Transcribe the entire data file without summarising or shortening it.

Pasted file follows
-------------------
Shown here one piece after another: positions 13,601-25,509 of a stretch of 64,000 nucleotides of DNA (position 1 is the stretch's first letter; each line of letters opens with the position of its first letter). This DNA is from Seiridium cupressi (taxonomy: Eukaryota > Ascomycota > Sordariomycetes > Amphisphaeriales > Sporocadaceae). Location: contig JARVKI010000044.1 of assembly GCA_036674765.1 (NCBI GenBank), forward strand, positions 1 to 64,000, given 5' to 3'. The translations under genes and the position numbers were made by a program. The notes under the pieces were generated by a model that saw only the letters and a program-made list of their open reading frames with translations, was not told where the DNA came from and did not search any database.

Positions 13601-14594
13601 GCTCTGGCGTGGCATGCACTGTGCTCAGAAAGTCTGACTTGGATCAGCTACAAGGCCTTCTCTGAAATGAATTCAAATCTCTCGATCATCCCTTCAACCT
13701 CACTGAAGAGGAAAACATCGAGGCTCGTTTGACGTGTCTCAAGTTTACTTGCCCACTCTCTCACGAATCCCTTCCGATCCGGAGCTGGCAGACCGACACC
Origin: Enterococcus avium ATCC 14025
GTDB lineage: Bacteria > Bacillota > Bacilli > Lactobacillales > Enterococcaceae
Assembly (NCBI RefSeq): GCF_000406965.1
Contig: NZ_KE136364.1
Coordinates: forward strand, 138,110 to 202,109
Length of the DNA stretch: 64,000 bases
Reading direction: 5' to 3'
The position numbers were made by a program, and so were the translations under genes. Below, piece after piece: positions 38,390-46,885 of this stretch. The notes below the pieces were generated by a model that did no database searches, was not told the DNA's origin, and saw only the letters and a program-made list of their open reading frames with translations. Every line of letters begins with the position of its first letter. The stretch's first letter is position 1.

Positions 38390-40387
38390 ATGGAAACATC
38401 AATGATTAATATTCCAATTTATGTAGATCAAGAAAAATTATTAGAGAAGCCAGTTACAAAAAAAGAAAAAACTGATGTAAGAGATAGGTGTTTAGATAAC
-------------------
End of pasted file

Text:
Shown here one piece after another: positions 13,601-25,509 of a stretch of 64,000 nucleotides of DNA (position 1 is the stretch's first letter; each line of letters opens with the position of its first letter). This DNA is from Seiridium cupressi (taxonomy: Eukaryota > Ascomycota > Sordariomycetes > Amphisphaeriales > Sporocadaceae). Location: contig JARVKI010000044.1 of assembly GCA_036674765.1 (NCBI GenBank), forward strand, positions 1 to 64,000, given 5' to 3'. The translations under genes and the position numbers were made by a program. The notes under the pieces were generated by a model that saw only the letters and a program-made list of their open reading frames with translations, was not told where the DNA came from and did not search any database.

Positions 13601-14594
13601 GCTCTGGCGTGGCATGCACTGTGCTCAGAAAGTCTGACTTGGATCAGCTACAAGGCCTTCTCTGAAATGAATTCAAATCTCTCGATCATCCCTTCAACCT
13701 CACTGAAGAGGAAAACATCGAGGCTCGTTTGACGTGTCTCAAGTTTACTTGCCCACTCTCTCACGAATCCCTTCCGATCCGGAGCTGGCAGACCGACACC
Origin: Enterococcus avium ATCC 14025
GTDB lineage: Bacteria > Bacillota > Bacilli > Lactobacillales > Enterococcaceae
Assembly (NCBI RefSeq): GCF_000406965.1
Contig: NZ_KE136364.1
Coordinates: forward strand, 138,110 to 202,109
Length of the DNA stretch: 64,000 bases
Reading direction: 5' to 3'
The position numbers were made by a program, and so were the translations under genes. Below, piece after piece: positions 38,390-46,885 of this stretch. The notes below the pieces were generated by a model that did no database searches, was not told the DNA's origin, and saw only the letters and a program-made list of their open reading frames with translations. Every line of letters begins with the position of its first letter. The stretch's first letter is position 1.

Positions 38390-40387
38390 ATGGAAACATC
38401 AATGATTAATATTCCAATTTATGTAGATCAAGAAAAATTATTAGAGAAGCCAGTTACAAAAAAAGAAAAAACTGATGTAAGAGATAGGTGTTTAGATAAC